Yesterday, we went out to the foundry to watch while they poured some of our pieces.

That's our walkway heated to 1500°! We got to watch the whole process from start to finish.

First, they start with a mold:

On the mold, they pack some special sticky sand supper tight so that the sand remembers the molds shape, producing a negative of the same mold:

Then they spray it with something and light it on fire. Probably this is done to burn off impurities.  Then again, maybe it's just to look cool and play with fire, either way, it worked:

After that, they cover it with a block of sand that contains some holes to pour in the metal. All the time that this is going on, they are cooking scrap metal in a huge furnace:

They told us that the metal melts at around 1200° but to make sure it is liquid enough, they continue heating it to about 1500°. When it's hot enough, they tip the furnace into a cistern, and then pour it into the mold:

Once it cools, they shake off the sand and lift out the final piece:

And that's how a pile of scrap metal becomes a walkway in a bar. Of course, it was incredibly cool to watch this process first hand. We can't wait to see the ironwork installed in the bar, but I will never forget seeing it in liquid form!  Thanks to everyone at CIF!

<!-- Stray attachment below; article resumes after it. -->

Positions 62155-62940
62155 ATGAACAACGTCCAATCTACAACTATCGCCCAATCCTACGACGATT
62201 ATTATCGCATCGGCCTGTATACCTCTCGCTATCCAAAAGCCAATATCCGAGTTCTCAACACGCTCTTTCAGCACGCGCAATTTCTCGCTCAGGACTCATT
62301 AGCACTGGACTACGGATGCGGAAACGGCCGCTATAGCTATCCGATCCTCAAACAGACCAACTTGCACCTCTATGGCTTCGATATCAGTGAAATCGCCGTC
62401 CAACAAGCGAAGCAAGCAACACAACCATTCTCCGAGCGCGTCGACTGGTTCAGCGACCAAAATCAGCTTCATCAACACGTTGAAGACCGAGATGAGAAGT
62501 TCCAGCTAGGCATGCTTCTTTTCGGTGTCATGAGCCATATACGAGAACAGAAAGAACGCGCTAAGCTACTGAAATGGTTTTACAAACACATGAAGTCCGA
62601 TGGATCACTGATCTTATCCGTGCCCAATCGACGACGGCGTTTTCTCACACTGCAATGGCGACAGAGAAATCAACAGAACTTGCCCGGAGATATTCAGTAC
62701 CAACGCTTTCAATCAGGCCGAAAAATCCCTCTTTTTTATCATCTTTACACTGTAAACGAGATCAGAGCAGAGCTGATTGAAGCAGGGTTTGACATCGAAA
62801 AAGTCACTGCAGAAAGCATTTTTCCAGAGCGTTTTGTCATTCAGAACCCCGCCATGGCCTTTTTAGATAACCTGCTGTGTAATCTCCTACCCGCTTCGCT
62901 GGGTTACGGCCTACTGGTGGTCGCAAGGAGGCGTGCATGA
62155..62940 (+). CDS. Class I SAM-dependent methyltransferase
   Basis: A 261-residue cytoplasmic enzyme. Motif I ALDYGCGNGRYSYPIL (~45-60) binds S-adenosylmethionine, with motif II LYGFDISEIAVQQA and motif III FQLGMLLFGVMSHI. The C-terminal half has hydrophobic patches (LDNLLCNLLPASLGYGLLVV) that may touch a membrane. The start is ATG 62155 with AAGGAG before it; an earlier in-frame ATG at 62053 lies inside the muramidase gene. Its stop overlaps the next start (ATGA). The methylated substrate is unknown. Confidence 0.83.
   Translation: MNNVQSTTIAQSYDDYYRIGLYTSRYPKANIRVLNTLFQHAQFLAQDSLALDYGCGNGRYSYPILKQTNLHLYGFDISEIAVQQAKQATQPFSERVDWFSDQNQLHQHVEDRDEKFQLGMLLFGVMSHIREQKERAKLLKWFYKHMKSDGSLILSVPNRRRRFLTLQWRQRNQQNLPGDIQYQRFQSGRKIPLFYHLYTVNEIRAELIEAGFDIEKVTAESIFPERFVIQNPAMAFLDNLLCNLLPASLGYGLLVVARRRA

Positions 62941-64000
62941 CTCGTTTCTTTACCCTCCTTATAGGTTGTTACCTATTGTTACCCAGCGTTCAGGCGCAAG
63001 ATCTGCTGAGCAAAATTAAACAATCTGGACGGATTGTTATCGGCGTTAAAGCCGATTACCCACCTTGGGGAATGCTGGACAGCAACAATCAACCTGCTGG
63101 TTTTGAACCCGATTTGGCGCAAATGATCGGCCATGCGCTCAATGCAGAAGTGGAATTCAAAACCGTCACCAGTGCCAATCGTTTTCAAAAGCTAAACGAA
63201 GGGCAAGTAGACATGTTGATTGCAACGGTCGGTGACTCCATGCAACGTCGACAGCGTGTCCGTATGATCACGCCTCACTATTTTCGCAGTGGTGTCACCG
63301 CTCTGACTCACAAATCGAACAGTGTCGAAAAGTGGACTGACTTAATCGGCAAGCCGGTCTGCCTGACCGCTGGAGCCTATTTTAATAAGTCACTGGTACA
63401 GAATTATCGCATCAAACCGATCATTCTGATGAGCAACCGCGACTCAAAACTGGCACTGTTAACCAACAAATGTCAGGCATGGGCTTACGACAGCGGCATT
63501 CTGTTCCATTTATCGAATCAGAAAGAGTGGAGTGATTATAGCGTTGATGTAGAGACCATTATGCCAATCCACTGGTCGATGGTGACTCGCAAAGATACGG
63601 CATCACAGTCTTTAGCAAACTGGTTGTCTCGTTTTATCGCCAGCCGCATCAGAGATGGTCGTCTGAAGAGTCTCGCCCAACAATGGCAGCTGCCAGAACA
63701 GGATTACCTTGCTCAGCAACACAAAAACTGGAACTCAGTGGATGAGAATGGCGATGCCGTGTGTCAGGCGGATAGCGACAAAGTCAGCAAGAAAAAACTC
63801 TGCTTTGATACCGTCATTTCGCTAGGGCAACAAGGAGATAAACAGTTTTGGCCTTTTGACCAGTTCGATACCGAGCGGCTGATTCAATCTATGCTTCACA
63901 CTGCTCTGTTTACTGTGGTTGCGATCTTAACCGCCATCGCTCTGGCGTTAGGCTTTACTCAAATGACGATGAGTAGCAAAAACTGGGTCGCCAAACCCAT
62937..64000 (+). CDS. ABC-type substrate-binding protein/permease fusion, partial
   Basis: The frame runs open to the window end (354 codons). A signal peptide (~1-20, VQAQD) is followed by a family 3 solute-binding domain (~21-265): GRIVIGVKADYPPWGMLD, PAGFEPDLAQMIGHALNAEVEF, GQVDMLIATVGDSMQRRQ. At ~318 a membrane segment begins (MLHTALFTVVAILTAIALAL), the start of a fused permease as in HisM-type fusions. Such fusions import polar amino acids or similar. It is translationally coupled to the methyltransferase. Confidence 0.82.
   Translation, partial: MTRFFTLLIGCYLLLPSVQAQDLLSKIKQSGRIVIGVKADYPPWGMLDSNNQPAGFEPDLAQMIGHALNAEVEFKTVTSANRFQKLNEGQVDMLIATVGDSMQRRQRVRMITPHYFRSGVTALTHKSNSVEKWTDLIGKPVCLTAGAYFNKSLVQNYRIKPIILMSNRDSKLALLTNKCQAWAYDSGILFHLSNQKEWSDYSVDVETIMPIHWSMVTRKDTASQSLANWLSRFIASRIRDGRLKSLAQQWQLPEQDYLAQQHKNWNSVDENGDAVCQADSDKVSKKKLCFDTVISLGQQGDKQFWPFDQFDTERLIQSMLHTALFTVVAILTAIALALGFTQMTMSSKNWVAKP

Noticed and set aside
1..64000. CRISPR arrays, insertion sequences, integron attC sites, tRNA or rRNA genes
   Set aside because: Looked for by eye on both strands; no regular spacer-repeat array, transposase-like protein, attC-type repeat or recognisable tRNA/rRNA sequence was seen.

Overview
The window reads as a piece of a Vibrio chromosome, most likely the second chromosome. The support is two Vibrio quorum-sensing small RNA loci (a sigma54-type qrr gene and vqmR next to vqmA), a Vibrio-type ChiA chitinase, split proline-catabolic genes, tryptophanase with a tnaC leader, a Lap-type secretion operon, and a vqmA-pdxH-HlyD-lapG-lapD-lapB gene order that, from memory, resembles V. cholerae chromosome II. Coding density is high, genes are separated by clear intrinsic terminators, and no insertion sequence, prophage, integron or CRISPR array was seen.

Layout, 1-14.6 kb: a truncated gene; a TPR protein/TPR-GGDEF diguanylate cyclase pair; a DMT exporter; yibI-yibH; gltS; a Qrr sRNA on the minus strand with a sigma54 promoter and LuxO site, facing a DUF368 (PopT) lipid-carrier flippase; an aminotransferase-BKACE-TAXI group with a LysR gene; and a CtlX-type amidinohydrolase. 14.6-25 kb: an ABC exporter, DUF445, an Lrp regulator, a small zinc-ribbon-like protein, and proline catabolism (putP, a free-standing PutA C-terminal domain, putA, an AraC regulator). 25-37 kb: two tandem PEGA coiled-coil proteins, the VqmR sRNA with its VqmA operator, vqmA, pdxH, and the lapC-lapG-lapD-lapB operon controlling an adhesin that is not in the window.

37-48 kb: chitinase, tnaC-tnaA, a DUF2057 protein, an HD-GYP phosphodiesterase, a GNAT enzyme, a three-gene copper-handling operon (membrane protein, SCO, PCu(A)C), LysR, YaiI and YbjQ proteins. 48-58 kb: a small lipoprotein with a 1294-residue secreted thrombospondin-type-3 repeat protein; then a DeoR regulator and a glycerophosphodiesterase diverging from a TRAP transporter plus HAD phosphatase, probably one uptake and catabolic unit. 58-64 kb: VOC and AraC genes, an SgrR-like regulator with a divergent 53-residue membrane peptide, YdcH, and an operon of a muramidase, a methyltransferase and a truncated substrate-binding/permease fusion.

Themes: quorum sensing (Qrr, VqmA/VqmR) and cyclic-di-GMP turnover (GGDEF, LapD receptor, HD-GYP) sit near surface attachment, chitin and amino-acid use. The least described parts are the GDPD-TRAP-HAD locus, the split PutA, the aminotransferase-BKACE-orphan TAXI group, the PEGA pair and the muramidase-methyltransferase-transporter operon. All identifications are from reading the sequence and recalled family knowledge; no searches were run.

And now, for some videos:

Friday, May 1, 2015

More Time Lapse

I really wish we had a completed bar instead of a ever longer video, but here it is anyway:

This week, the crane was dismounted and removed. That is good news because there's a lot of work to be done in the garden and the crane had been obstructing progress there. Some of the work in the garden is demolition and while they were dismounting the crane, they gave us a little help with one of the walls:

The work on the house can now mostly be categorized as 'finishing'.  The main items left are painting, tiling and installing fixtures. It won't be done this month, but it's nice to feel that we are starting down the final stretch.